by New Member on Oct. 5, 2010 at 12:09 AM

I have a 5 yr old son who was just diagnsed with ALL in July. We are only in our third month, but I was told a lil about delayed intesification today at our clinic visit. Right now my son still has all his hair, he is still gaining weight, and looks great!!!! He's active and 'healthy'! I've been warned to expect hair loss, and sickness. I'm glad I found this post. It has given me a lil more insight to what to expect. Although, not sure if it will make it any easier to take! Praying for you and your DD!

by Member on Oct. 5, 2010 at 5:40 PM

Gosh, I wish I had caught this post sooner.   Hello! I am the person who called Valorie (Penelopesmom) on her cell.  My Mia was diagnosed with ALL in Sept. of 2009, she was 2 at that time.  Delayed intensification was by all means the hardest phase we went through.  She would constantly say she was tired.  I also was scared to death to have Mia accessed at home, and to have to be the one to administer the doxorubicin, OMG was that intimidating.  But you know what, we did it.  I would say the hardest was to see Mia want to be herself, and want to play.  But every time she tried she would literally get out of bed and fall to her knees.  I would then put her back to bed and that's where she would stay.  I took her into the clinic thinking her counts would be low, but the doc said she was fine, that this phase was as hard as it was in the first phase in the hospital.  Seeing the date this was posted, I'm sure your past all the fears you were worrying about.  Mia had all her hair at that point, and the cytarabine made it all fall out.  I was grateful it had lasted as long as it did, about 6 months.  And it was really hard for me when it was coming out in my hands.  Once we decided to buzz it off, I felt this huge weight lifted off my shoulders, it was like being able to take a deep breath and letting out a huge sigh of relief.  We have been in maintenance for about I guess 3 or 4 months now.  It has gotten so much easier.  We recently went on her Make A Wish trip to Disney World, and boy was I scared of all the germs there was going to be there.  But it all went well and she's doing great now.  We go in to see the doc once a month for counts.  Mia hasn't gotten sick or did she ever really get sick between treatments, so I was grateful for that as well.  She did come down with the sniffles a few weeks ago and there I was messaging Penelopesmom, she made me feel a lot better, so this site is really great and this group is awesome!  I hope all is going well....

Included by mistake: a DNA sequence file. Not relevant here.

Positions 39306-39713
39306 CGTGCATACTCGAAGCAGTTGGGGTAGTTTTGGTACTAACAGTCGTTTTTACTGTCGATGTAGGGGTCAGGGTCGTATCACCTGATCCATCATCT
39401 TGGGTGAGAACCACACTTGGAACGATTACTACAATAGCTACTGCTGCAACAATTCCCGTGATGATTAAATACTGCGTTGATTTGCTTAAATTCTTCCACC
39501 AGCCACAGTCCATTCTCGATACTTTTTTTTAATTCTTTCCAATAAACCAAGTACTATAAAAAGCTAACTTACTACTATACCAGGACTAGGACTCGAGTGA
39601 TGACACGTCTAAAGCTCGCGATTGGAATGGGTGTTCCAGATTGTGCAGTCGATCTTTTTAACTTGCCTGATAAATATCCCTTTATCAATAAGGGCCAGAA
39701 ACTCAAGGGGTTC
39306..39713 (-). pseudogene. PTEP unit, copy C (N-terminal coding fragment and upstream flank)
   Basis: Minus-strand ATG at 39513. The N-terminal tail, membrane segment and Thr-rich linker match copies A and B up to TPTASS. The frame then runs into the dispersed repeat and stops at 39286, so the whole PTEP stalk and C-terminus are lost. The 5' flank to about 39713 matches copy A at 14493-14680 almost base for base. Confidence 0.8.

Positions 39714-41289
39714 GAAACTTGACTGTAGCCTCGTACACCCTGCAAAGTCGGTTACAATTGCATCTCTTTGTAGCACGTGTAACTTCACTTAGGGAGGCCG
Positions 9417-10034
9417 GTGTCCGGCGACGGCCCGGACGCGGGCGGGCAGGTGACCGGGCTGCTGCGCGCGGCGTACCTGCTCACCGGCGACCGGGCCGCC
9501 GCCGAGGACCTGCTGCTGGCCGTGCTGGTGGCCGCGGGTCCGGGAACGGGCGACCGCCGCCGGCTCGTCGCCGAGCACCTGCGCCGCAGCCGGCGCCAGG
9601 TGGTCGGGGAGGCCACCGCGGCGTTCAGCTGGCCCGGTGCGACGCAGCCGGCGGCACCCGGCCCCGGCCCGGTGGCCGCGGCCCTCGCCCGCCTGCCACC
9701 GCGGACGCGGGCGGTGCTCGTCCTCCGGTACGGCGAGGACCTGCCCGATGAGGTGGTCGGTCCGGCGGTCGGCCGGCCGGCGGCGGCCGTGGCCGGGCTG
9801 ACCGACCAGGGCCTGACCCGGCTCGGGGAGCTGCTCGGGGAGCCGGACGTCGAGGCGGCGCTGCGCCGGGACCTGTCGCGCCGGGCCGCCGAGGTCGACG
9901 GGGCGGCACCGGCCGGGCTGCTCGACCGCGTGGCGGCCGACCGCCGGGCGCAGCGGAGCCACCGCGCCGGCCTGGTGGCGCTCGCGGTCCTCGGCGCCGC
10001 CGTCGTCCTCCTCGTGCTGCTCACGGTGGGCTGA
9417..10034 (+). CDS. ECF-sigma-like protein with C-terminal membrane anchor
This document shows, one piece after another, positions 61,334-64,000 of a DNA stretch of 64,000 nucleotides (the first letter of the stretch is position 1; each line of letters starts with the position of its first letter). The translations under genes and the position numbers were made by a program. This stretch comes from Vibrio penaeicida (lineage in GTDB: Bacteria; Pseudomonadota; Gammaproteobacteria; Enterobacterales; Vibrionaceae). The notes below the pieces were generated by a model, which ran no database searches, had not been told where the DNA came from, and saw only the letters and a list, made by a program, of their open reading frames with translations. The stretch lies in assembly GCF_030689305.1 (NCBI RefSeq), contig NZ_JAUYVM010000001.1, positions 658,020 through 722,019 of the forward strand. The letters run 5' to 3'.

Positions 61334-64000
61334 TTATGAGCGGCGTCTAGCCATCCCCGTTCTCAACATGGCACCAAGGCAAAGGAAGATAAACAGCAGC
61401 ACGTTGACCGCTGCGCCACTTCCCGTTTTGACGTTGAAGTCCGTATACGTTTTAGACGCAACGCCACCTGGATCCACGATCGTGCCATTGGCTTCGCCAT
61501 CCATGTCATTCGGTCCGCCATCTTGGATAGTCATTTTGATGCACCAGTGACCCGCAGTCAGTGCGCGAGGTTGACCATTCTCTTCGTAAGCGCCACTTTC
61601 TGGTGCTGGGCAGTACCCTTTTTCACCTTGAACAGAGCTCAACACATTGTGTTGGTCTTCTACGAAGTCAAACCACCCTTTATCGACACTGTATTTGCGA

by New Member on Oct. 6, 2010 at 5:05 PM

The first 6 months of treatment were hard, Delayed Intensification was the worst of them, it got much easier from there. It was tough, but we got through to maintenance and now he's a happy, energetic little boy. Each phase has it's own difficulties caused by the different meds. I did see bits and pieces of MY little boy through treatment, but I didn't truly get him back until Maintenance. He's off the zofran, doesn't even throw up with his daily maintenance chemo. It's so much easier to deal with and the best part is, we're home! :) 

He was 4 months old when diagnosed and is now 19 months.

by New Member on Oct. 20, 2010 at 10:05 PM

How is your daughter doing now? I hope she is feeling better.... My 7 yr old son had a REALLY rough time all the way up until maintenance...he almost had to have a feeding tube....but as soon as he got there he started feeling SO much better! He stopped throwing up all the time, his energy is better, he gained weight back and his hair grew back too. He still feels occasionally lousy, and the 5 day steroid bursts are often a nightmare, but all in all things are good. We have a year and a half to go....taking it day by day :)